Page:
This is a bit more like it. Tidal understandably annoyed a lot of people when it launched, as its mission statement seemed to be 'let's make these rich musicians even richer'. Now it's launched a Discovery section that promises to promote unsigned acts and get them heard. Which sounds more like its ostensible aim of being by artists for artists.
"Some of the best music in the world is the music we never hear, because sometimes the most talented artists don't get the break they deserve," the firm said in a statement. "The highest quality releases will be featured in monthly Tidal playlists and be promoted along with Tidal exclusives.
"To support Discovery, Tidal will actively engage in the marketing and promotion of new talent including staging a series of Discovery concerts across the country featuring some of the top streaming Discovery artists."
The draw for emerging acts is that their royalties will be 75 per cent, with Tidal taking no ownership rights. If they pay a small annual fee, they could keep 92 per cent of the royalties.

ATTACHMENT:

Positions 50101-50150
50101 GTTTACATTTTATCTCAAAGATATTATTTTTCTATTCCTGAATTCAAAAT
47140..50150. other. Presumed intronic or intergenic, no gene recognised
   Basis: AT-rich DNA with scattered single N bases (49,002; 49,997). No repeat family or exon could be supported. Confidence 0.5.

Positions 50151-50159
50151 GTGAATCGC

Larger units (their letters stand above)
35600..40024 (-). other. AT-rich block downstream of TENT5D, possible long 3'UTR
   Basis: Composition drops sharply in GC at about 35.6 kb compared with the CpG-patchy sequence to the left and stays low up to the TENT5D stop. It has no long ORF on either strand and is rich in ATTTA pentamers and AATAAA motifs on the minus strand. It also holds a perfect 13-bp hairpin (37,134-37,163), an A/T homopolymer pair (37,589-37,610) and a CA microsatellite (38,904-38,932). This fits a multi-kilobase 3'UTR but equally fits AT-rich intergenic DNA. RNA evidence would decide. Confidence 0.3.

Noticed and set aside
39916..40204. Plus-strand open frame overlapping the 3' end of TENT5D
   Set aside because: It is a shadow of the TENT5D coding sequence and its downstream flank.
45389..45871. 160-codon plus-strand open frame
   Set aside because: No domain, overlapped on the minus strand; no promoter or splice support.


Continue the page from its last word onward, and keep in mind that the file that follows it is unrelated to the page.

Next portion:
However, Tidal is still a small fish in the streaming pond. It has fewer than 800,000 subscribers, as Jay Z himself pointed out in a recent Sunday afternoon Twitter session in which he defended the service. Which is always a sign that things are going well. "Tidal is doing just fine," he tweeted. "The iTunes Store wasn't built in a day. It took Spotify nine years to be successful."
He added: "My cousin just moved to Nigeria to discover new talent. Tidal is a global company."
Tidal has been around a lot longer than a month, as Jay Z claims. It launched back in October, and garnered 580,000 subscribers before Jay Z bought it. So it's not quite the overnight success he'd like us to think.
If it can promote new acts and get them a better deal, then good on it. It's just a shame it didn't make that its goal from the outset.